Amateur golfers often try to hit the ball from the top of their backswing, putting stress on hand and arm strength. This is completely misguided and could lead to injury. Simply put, too much arm-swing in a downswing leads to reduced power.
As previously mentioned, instead of swinging the club with brute force through your arms and hands, you want the twist of your hips and core muscles to generate power.
Essentially, you should want your swing to be divided in two: your arms and upper body should be relaxed and well-positioned on the windup, and your lower body should be engaged on the downswing.
The key to a great swing is the fluidity with which maximum energy can be transferred from the first half of the swing to the second half, with the core acting as the transfer station between.
4. The Release
The final facet of your swing to be aware of is the release. As a rule of thumb, if:
(a) your elbows are separate
(b) there’s no extension of your arms
(c) the lower hand is scooping the clubhead upward
(d) the hips haven’t reached their finish, you’re releasing wrong.
Instead, you should attempt to keep the clubhead as far away from your lead shoulder as possible. Your club should make an impact at around the three o’clock position, and the motion should flow seamlessly through impact with the ball and into the follow-through.
You want the energy of the upswing to flow seamlessly into the core driving the downswing, and for there to be a few wrinkles in that motion as possible. Your release is often the clearest indicator of how well you’re doing on that front.
So now that we’ve covered the technical components of a powerful swing, let’s get into the bodily tuning that will put that swing into overdrive: core strength.
The best way to improve core strength and generate power from your center is without a doubt PureTorque, a new training device that works by targeting every muscle in your core to:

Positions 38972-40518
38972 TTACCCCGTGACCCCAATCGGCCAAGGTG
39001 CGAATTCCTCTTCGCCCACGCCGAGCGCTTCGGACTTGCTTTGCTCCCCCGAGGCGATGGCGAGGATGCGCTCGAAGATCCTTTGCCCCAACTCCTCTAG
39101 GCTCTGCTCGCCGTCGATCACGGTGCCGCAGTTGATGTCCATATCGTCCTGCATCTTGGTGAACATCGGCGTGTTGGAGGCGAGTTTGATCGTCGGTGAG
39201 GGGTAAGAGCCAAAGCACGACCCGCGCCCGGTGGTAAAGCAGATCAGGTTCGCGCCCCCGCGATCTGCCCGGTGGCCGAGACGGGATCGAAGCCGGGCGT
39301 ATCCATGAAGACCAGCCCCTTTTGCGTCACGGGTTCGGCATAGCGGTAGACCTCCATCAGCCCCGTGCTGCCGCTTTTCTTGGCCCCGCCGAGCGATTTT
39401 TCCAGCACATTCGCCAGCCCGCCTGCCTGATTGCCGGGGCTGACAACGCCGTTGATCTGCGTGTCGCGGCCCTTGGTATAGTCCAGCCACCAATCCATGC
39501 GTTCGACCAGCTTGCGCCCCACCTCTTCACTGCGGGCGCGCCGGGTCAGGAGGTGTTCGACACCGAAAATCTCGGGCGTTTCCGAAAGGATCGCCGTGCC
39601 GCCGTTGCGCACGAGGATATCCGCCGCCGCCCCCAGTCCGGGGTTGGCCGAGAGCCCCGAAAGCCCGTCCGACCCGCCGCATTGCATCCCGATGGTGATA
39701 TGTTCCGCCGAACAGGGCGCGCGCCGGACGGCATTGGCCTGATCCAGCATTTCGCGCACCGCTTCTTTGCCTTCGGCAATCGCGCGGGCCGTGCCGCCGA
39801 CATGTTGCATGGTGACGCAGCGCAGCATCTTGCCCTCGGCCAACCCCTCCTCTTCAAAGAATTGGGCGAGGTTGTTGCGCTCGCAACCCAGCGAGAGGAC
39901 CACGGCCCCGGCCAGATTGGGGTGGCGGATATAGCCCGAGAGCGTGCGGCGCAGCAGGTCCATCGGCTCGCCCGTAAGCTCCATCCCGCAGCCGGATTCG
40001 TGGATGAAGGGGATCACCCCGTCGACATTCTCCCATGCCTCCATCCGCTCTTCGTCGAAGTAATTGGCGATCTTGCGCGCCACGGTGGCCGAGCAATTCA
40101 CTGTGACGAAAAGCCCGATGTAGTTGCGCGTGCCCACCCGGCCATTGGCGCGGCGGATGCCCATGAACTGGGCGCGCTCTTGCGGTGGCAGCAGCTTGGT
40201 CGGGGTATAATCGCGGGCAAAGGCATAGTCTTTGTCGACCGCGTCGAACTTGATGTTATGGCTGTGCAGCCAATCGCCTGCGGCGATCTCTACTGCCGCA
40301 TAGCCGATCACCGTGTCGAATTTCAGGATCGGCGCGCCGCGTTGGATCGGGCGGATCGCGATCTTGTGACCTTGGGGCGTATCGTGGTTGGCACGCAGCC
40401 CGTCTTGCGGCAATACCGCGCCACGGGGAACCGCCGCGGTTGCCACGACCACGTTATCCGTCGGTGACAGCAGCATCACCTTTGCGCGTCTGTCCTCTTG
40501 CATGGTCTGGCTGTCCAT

(1) increase rotational performance
(2) improve core strength
(3) maximize core stability
Unlike other abdominal rotation exercises, PureTorque is a core workout equipment that directs force straight to your core musculature, providing the most efficient and effective core workout money can buy.
Developed by a Trainer with 20+ years of experience training and educating athletes from all walks of life and competitive levels, PureTorque can be thought of as a supercharged trunk rotation device.
Rather than using your arms to engage your training resistance, as other cable exercises do, the device is clenched close to the body, which allows you to create a compressive force locking the PureTorque into your body.
As you move with the device, you pull along a resistance band that provides a strenuous, all-in-one core workout. And, by ignoring the shoulders and arms, PureTorque brings the force of the resistance straight to the trunk, obliques, and hips, maximizing attention to the core.
PureTorque is designed to enhance performance in all swing sports, including softball – see core workouts for softball players, baseball, tennis, lacrosse, and––that’s right––golf. You’ll be amazed at how quickly your core will muscle up, how balanced your swing will feel, and how much extra yardage will be added with only a few PureTorque workouts.
But, always remember, a strong core is no substitute for a faulty swing. So, if you’re using PureTorque for golfing purposes, make sure to also fine-tune that swing.